U.S. Energy Secretary Jennifer Granholm met with the governors of six states in the U.S. Northeast on Sept. 15 to talk about their concerns about soaring fuel costs heading into winter, the Department of Energy said.
The meeting came after governors, including Charles Baker of Massachusetts, Janet Mills of Maine and Ned Lamont of Connecticut, wrote Granholm in July about their concerns about prices for LNG and other fuels in the wake of Russia’s invasion of Ukraine.
Participants in the meeting talked about ways to ensure adequate supplies of electricity and heating fuels in region which typically experiences tight energy markets in winter, a source at the DOE said.
The DOE has made sure contracts for LNG for industry and other consumers are in place. In addition, President Joe Biden’s infrastructure law last year included a $500 million boost in funding for the Low Income Home Energy Assistance Program, which helps U.S. consumers access heating fuel and weatherize their homes, and the administration has called on Congress for more funding.
“This meeting is an opportunity to talk about what has happened and how we can continue to stay really closely aligned to mitigate any risks on reliability and try to maintain affordability [of fuel] in the coming weeks and months,” the source said.
The New England governors said in the letter that the DOE should explore suspending the Jones Act, a law requiring goods moved between U.S. ports to be carried by U.S. staffed and flagged ships that are built domestically, for part or all of the upcoming winter.
They also urged the department to see how its heating oil and gasoline reserves in the Northeast, which hold a total of 2 million barrels of fuel, could be used this winter and to see about modernizing them given the region's changing resource mix.
In response to a question about waiving the Jones Act, the source reiterated that LNG contracts have been ensured. "In the event that there is an issue where additional supplies of heating fuels are needed, we would work with the states as appropriate to see what tools are needed," the source added.
Granholm late last month urged the seven major U.S. oil refiners including Exxon Mobil Corp. and Valero Energy Corp. to not increase fuel exports after energy companies sent record shipments abroad as domestic oil production rose and global fuel demand recovered. Read full story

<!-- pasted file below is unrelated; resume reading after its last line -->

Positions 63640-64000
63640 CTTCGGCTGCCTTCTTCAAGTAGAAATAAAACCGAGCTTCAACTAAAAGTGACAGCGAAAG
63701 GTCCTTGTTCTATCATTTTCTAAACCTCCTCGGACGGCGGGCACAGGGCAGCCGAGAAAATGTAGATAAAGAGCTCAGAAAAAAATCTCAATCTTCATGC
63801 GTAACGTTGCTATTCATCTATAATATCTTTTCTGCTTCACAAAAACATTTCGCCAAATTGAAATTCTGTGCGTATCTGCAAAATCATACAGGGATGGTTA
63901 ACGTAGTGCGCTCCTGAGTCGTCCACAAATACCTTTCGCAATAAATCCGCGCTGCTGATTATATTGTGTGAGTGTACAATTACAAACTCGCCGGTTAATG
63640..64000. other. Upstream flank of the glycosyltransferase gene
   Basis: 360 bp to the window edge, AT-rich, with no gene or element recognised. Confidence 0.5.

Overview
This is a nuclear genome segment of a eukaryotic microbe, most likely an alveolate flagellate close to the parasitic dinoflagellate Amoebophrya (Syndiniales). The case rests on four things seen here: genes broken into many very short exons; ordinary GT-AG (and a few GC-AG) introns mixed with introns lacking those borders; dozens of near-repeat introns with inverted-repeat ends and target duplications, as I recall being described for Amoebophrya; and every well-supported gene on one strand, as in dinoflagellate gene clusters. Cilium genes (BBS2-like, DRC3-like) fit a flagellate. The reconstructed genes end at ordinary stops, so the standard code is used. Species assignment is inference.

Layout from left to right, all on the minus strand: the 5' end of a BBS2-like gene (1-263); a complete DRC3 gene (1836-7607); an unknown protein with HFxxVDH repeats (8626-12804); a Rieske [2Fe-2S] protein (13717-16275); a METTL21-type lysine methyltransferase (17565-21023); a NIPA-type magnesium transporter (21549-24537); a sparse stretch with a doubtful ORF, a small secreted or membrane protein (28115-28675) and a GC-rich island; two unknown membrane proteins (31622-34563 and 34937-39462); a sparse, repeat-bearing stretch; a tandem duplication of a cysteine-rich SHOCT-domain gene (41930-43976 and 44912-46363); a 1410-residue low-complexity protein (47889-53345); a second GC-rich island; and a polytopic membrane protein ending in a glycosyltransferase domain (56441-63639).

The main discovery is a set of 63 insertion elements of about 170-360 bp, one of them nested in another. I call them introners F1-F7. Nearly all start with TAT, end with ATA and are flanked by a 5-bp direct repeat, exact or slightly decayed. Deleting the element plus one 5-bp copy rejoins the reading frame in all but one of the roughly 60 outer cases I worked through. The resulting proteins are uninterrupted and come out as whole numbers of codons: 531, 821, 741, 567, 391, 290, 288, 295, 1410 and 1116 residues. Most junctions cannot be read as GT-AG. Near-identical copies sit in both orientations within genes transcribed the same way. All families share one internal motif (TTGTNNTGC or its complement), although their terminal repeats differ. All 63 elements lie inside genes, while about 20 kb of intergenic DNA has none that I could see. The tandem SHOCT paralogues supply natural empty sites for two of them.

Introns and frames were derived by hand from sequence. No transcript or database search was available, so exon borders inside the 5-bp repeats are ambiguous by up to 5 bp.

Granholm “underscored the concern about the low levels of privately-held refined product inventories in key regions, including New England, and its ask of oil and gas companies to ensure they are building adequate inventories to handle disruptions from hurricanes or other events,” the DOE said in a statement about the meeting.
2022-09-16 - Speaking to reporters after a summit in Uzbekistan, President Vladimir Putin blamed what he called “the green agenda” for the energy crisis, and insisted that Russia would fulfill its energy obligations.
2022-09-23 - The Biden administration wants SAF to achieve a minimum of a 50% reduction in greenhouse-gas emissions compared to conventional fuel and seeks to expand supply, use, reduce its cost and enhance its sustainability.
2022-07-22 - Mexico continues to tap U.S. gas producers for the lion’s share of the Latin American country’s total gas imports, albeit counter to nationalistic and self-sufficiency goals sought by Mexico’s President Andres Manuel Lopez Obrador.
2022-08-12 - Cheniere Energy in June asked the Biden administration for an exemption from new curbs to be imposed later this year on emissions of cancer-causing chemicals like formaldehyde and benzene, which the Environmental Protection Agency is currently deciding.
2022-08-25 - Global LNG demand is set to rise about 12% to 424 million tonnes per annum next year, according to a forecast by Goldman Sachs.